By Tuesday afternoon, Pinto filed a motion to strike the original document and had uploaded a corrected version which bears her electronic signatures in both the document itself and the certificate of service.

Trump v. Clinton Document 155’s signature block.

The clerk’s office, ironically enough, didn’t flag the Clinton campaign’s motion to dismiss the case entirely.  Pinto uploaded that document, but Trout signed it.

Trump sued Clinton and others on March 24 on 16 separate claims, including alleged RICO violations, injurious falsehoods, malicious prosecution, computer fraud and abuse, violations of the Stored Communications Act, and principles of respondeat superior.  The latter is the principle that an employer is generally responsible for harms committed by an employee — assuming those harms were committed within the scope of the employment.

The named defendants in the 108-page civil lawsuit include, but are not limited to, Clinton and her campaign, the Democratic National Committee, the Democratic Party law firm Perkins Coie, that firm’s former partner Michael Sussmann, Rep. Debbie Wasserman Schultz, Fusion GPS, Christopher Steele, former FBI Director James Comey, former FBI agent Peter Strzok, former FBI attorneys Lisa Page and Kevin Clinesmith, and former deputy FBI director Andrew McCabe. Also sued are several “John Does” and unknown corporations.

The primary defense posture of most of the defendants is that the claims are barred by a statute of limitations applicable to civil claims. However, Trump’s attorneys have also been accused of getting the facts entirely wrong and of failing to lay out a colorable RICO case.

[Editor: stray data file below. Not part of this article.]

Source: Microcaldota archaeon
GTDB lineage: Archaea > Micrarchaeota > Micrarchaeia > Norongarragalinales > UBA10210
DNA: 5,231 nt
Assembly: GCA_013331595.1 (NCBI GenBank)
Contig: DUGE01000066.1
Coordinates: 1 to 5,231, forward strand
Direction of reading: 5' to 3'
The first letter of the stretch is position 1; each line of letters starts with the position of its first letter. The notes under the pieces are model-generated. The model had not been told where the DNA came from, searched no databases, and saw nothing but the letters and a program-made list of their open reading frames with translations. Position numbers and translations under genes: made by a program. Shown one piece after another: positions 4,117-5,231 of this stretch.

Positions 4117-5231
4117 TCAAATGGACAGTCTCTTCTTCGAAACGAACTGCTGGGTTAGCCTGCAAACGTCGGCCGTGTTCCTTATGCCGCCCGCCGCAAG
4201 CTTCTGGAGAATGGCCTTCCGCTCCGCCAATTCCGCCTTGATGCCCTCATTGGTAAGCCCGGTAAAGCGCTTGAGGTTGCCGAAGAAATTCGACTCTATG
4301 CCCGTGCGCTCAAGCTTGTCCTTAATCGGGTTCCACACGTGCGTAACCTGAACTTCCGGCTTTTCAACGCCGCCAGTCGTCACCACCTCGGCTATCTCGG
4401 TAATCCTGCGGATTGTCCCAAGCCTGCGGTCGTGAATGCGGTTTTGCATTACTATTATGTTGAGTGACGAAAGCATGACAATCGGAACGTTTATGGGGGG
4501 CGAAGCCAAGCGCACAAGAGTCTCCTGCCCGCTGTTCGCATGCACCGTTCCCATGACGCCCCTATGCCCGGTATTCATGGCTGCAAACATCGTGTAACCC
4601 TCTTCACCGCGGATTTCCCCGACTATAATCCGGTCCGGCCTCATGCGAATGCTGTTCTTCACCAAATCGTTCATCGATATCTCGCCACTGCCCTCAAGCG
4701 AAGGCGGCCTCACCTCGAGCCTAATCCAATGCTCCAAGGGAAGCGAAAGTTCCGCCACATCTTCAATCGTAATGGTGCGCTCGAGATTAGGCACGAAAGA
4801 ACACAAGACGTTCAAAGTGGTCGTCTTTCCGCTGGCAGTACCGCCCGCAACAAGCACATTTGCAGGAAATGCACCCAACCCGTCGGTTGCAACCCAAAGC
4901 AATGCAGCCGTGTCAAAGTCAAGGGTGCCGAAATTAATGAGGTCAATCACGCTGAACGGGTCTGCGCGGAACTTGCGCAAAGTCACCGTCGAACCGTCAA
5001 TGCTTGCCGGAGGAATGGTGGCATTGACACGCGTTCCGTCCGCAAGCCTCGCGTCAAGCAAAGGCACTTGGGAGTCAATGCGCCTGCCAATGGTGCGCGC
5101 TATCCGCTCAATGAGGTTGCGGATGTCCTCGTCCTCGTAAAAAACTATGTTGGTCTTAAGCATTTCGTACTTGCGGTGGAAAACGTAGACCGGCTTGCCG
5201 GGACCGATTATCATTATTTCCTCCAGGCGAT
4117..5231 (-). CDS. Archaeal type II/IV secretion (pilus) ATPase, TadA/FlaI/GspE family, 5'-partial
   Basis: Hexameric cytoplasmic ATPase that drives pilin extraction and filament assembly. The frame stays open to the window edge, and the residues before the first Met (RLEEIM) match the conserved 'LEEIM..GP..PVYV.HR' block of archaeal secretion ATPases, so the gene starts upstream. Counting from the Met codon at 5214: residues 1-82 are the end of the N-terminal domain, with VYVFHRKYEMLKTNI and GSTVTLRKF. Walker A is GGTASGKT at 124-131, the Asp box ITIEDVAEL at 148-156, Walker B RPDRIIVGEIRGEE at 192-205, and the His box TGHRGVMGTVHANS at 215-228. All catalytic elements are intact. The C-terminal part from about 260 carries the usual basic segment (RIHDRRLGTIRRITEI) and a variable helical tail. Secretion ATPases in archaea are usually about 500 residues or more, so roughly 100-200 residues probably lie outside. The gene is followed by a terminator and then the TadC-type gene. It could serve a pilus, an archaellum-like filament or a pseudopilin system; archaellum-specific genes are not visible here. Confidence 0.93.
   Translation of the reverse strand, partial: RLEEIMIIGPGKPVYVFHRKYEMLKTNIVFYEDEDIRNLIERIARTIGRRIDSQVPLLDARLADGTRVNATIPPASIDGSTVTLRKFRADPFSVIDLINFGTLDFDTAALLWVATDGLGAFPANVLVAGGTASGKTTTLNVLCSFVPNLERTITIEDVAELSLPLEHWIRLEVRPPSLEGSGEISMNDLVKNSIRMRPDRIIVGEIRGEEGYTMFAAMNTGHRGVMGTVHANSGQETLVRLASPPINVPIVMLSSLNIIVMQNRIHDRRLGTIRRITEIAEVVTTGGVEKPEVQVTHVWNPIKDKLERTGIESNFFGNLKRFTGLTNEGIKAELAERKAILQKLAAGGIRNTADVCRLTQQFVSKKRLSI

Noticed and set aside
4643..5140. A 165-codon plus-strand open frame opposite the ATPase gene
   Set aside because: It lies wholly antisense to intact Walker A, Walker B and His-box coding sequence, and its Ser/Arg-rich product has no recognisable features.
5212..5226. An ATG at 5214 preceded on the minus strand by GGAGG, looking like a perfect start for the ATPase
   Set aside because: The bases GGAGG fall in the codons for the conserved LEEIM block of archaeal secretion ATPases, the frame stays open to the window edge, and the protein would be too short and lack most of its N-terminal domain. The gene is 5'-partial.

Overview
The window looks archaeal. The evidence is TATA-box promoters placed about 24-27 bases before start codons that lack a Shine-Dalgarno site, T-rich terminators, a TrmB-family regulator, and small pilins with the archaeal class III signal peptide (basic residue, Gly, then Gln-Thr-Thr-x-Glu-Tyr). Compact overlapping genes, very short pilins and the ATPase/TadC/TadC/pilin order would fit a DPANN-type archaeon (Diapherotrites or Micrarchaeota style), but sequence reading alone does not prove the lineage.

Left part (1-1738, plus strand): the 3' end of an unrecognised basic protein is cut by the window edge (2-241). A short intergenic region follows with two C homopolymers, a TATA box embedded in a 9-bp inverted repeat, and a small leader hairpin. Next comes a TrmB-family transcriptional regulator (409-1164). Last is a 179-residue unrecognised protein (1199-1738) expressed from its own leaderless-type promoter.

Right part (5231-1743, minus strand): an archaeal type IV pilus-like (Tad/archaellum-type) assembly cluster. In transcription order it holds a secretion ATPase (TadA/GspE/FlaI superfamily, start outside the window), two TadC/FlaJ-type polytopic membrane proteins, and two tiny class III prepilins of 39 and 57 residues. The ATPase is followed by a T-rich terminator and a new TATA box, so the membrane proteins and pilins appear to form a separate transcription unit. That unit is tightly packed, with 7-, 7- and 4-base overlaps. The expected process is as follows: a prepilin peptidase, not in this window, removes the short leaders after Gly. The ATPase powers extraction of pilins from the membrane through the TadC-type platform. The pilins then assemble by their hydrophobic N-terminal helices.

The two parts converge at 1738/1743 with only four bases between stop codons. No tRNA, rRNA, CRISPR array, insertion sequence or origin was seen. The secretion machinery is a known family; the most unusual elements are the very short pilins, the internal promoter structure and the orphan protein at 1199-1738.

RICO is short for Racketeer Influenced and Corrupt Organizations, a legal standard that allows claimants to tie together what might otherwise be disparate or unconnected untoward acts in an effort to show an illegal grand scheme or plan.

Trump’s attorneys previously asked a judge to allow them to “cure defects” with or to otherwise amend the original lawsuit.

Read some of the documents below:

[image via a Getty Images pool photographer who is not named in the provided caption]

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Aaron Keller holds a juris doctor degree from the University of New Hampshire School of Law and a broadcast journalism degree from Syracuse University. He is a former anchor and executive producer for the Law&Crime Network and is now deputy editor-in-chief for the Law&Crime website. DISCLAIMER:  This website is for general informational purposes only. You should not rely on it for legal advice. Reading this site or interacting with the author via this site does not create an attorney-client relationship. This website is not a substitute for the advice of an attorney. Speak to a competent lawyer in your jurisdiction for legal advice and representation relevant to your situation.